Buscar por orden alfabético Aromatizante Número del JECFA Número del CAS Número de la FEMA O buscar aromatizantes por grupo Alicyclic ketones, secondary alcohols and related esters Alicyclic primary alcohols, aldehydes, acids and related esters Alicyclic, alicyclic-fused and aromatic-fused ring lactones Aliphatic acyclic acetals Aliphatic acyclic and alicyclic alpha-diketones and related alpha-hydroxyketones Aliphatic acyclic and alicyclic terpenoid tertiary alcohols and structurally related substances Aliphatic acyclic diols, triols, and related agents Aliphatic and alicyclic hydrocarbons Aliphatic and Aromatic Amines and Amides Aliphatic and aromatic ethers Aliphatic branched-chain unsaturated alcohols, aldehydes, acids, and related esters Aliphatic di- and trienals and related alcohols, acids, and esters Aliphatic lactones Aliphatic secondary alcohols, ketones and related esters and acetals Aliphatic, linear alpha,beta-unsaturated aldehydes, acids and related alcohols, acetals and esters Allyl esters Alphatic primary alcohols, aldehydes, carboxylic acids, acetals and esters contining additional oxygenated functional groups Amino acids and related substances Anthranilate derivatives Aromatic hydrocarbons Aromatic substituted secondary alcohols, ketones and related esters Benzyl derivatives Carvone and structurally related substances Cinnamyl derivatives Epoxides Esters derived from branched-chain terpenoid alcohols and aliphatic acyclic linear and branched-chain carboxylic acid Esters of aliphatic acyclic primary alcohols with aliphatic linear saturated carboxylic acids Esters of aliphatic acyclic primary alcohols with branched-chain aliphatic acyclic acids Ethanol Ethyl esters Eugenol and related hydroxyallylbenzene derivatives Furan-substituted aliphatic hydrocarbons, alcohols, aldehydes, ketones, carboxylic acids and related esters, sulfides, disulfides and ethers Furfuryl alcohol and related substances Hydroxy- and alkoxy-substituted benzyl derivatives Hydroxypropylbenzenes Ionones and structurally related substances Isoamyl alcohol & related esters Linear and branched-chain aliphatic unsaturated non-conjugated alcohols, aldehyde, acids and related esters Linear and branched-chain unsaturated, unconjugated alcohols, aldehydes, acids and related esters Maltol and related substances Menthol and structurally related substances Methoxy- and methylenedioxy-substituted allylbenzene derivatives Miscellaneous Miscellaneous nitrogen- containing flavouring agents Monocyclic and bicyclic secondary alcohols,ketones and related esters Phenethyl alcohol, aldehyde, acid, and related acetals and esters Phenol and phenol derivatives Phenylsubstituted aliphatic alcohols and related aldehydes and esters Pulegone and menthofuran Pyrazine derivatives Pyridine, pyrrole and quinoline derivatives Saturated aliphatic acyclic branced-chain primary alcohols, aldehydes and acids Saturated aliphatic acyclic linear primary alcohols, aldehydes and acids Saturated aliphatic acyclic secondary alcohols, ketones, and related saturated and unsaturated esters Simple aliphatic and aromatic sulfides and thiols Simple alphatic and aromatic sulfur compounds Sulfur-containing heterocyclic compounds Sulfur-substituted furan derivatives used as flavouring agents Test group Tetrahydrofuran and furanone derivatives     Contacte con nosotros   |  Términos y Condiciones   |  Alerta de estafa © FAO, 2022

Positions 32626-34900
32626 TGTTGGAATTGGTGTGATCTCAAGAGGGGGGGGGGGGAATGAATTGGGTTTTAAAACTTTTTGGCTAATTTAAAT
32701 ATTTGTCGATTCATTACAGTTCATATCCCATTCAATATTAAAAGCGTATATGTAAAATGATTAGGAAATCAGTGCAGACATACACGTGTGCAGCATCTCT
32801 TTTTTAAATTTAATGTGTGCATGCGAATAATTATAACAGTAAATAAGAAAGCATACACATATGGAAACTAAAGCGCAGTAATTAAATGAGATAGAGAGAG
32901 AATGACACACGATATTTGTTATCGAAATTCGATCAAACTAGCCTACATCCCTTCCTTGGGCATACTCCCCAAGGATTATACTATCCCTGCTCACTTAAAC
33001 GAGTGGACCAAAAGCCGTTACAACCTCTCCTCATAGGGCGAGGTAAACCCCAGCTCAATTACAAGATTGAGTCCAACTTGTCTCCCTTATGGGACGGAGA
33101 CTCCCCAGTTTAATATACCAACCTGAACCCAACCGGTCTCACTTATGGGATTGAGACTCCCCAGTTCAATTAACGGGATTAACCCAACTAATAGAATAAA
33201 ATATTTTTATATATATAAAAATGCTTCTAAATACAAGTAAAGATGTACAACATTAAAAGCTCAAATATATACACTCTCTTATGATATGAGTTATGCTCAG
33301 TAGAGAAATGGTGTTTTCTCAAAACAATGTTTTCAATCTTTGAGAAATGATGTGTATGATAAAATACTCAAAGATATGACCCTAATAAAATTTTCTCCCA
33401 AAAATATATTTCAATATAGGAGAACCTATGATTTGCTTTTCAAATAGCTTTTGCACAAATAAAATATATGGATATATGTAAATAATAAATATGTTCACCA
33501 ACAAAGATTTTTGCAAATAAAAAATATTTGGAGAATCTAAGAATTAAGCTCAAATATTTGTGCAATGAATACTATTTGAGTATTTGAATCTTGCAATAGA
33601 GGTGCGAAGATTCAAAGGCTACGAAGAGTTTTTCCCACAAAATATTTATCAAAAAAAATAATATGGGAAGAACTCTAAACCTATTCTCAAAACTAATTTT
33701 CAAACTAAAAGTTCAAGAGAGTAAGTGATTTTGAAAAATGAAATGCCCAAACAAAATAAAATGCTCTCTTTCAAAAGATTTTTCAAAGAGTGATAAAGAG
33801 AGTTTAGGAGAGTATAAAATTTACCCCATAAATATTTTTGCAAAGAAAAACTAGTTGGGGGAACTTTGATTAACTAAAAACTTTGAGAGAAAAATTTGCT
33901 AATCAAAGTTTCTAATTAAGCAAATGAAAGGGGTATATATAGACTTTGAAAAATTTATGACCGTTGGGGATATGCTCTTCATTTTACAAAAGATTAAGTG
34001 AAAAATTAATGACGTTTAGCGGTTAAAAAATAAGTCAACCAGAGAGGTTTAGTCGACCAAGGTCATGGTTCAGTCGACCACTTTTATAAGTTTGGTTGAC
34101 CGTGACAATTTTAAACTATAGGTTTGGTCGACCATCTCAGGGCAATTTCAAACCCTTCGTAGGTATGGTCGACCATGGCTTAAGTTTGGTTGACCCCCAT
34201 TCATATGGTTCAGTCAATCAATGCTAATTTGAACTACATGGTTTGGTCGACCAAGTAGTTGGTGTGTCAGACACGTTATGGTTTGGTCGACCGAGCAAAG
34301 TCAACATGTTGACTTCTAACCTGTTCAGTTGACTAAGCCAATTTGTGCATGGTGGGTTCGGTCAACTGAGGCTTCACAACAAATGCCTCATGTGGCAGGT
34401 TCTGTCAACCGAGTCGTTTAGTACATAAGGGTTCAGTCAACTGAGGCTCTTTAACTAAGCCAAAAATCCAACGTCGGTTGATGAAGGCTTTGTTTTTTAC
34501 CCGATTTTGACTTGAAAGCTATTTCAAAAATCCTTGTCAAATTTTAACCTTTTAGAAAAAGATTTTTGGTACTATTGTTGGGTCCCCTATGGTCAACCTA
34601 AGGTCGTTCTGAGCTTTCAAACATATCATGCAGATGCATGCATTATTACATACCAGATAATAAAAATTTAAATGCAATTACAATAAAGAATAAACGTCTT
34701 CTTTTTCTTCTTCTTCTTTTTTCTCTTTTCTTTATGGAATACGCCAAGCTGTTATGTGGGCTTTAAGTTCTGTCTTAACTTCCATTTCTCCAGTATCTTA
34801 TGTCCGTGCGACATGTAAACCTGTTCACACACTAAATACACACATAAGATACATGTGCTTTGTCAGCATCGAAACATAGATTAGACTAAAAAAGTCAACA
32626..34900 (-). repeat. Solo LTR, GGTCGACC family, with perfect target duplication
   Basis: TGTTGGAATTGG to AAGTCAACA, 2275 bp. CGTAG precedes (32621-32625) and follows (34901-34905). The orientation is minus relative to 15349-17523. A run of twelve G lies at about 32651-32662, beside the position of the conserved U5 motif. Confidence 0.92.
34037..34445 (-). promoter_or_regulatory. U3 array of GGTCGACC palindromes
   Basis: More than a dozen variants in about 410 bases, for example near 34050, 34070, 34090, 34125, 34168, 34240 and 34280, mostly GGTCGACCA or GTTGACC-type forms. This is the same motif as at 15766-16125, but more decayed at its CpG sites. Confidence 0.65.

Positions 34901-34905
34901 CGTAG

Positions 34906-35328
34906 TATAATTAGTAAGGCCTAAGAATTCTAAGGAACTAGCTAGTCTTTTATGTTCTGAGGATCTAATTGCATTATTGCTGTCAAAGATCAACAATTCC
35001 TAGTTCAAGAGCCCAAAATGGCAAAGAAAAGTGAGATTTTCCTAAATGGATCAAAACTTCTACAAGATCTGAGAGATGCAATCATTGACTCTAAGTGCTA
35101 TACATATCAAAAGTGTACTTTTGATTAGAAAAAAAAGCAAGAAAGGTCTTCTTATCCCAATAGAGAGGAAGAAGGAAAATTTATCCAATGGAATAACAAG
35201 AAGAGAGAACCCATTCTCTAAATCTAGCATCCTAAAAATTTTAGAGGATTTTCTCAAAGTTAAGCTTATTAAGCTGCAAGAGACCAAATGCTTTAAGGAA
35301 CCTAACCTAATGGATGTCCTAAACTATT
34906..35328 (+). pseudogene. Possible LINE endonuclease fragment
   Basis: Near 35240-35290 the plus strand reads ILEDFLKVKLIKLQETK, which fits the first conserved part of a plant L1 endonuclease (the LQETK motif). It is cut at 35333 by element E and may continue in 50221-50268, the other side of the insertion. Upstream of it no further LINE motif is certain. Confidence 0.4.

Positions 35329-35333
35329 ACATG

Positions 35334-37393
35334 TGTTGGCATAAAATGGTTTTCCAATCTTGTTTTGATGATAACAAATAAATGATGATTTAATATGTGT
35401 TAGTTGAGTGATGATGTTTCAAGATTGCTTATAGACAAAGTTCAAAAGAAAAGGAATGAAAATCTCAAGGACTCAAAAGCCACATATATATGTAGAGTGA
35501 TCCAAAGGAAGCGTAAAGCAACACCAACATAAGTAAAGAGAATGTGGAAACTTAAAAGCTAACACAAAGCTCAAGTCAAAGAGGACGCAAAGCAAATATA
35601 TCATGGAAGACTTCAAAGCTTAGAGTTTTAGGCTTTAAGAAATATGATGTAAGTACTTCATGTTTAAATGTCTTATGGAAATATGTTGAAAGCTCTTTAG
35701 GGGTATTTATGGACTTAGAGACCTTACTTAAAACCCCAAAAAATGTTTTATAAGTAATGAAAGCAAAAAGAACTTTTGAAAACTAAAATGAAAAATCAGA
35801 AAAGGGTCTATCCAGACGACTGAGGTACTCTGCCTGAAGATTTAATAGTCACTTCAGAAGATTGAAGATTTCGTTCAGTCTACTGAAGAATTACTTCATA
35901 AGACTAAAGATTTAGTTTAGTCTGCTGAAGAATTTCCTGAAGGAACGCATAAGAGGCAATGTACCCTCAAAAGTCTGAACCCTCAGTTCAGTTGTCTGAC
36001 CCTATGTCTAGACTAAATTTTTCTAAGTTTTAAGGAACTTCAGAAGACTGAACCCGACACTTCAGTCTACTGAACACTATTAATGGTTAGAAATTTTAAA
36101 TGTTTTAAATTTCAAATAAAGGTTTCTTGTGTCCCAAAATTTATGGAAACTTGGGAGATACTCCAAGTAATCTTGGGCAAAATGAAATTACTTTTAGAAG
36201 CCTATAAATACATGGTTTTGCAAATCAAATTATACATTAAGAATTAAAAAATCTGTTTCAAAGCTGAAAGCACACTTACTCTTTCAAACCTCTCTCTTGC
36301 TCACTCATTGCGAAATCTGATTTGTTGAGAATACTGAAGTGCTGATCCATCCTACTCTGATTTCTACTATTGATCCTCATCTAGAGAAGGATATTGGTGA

Language:English
Score: 1238495.7 - https://www.fao.org/food/food-...ic-advice/jecfa/jecfa-flav/es/
Data Source: un
They have intermediate properties and if not managed properly they can easily become sodic. The presence of a permanent or seasonal high water table is often a sign of saline or sodic soils. (...) Most soils range in pH from slightly less than 2.0 to slightly more than 11.0, although sulfuric acid forms and pH may decrease to below 2.0 when some naturally wet soils that contain sulfides are drained.
Language:English
Score: 1235523.4 - https://www.fao.org/soils-port...ted-soils/technical-issues/ru/
Data Source: un
They have intermediate properties and if not managed properly they can easily become sodic. The presence of a permanent or seasonal high water table is often a sign of saline or sodic soils. (...) Most soils range in pH from slightly less than 2.0 to slightly more than 11.0, although sulfuric acid forms and pH may decrease to below 2.0 when some naturally wet soils that contain sulfides are drained.
Language:English
Score: 1235523.4 - https://www.fao.org/soils-port...ted-soils/technical-issues/ar/
Data Source: un
They have intermediate properties and if not managed properly they can easily become sodic. The presence of a permanent or seasonal high water table is often a sign of saline or sodic soils. (...) Most soils range in pH from slightly less than 2.0 to slightly more than 11.0, although sulfuric acid forms and pH may decrease to below 2.0 when some naturally wet soils that contain sulfides are drained.
Language:English
Score: 1235523.4 - https://www.fao.org/soils-port...ted-soils/technical-issues/es/
Data Source: un
They have intermediate properties and if not managed properly they can easily become sodic. The presence of a permanent or seasonal high water table is often a sign of saline or sodic soils. (...) Most soils range in pH from slightly less than 2.0 to slightly more than 11.0, although sulfuric acid forms and pH may decrease to below 2.0 when some naturally wet soils that contain sulfides are drained.
Language:English
Score: 1235523.4 - https://www.fao.org/soils-port...ted-soils/technical-issues/zh/
Data Source: un
They have intermediate properties and if not managed properly they can easily become sodic. The presence of a permanent or seasonal high water table is often a sign of saline or sodic soils. (...) Most soils range in pH from slightly less than 2.0 to slightly more than 11.0, although sulfuric acid forms and pH may decrease to below 2.0 when some naturally wet soils that contain sulfides are drained.
Language:English
Score: 1235523.4 - https://www.fao.org/soils-port...ted-soils/technical-issues/en/
Data Source: un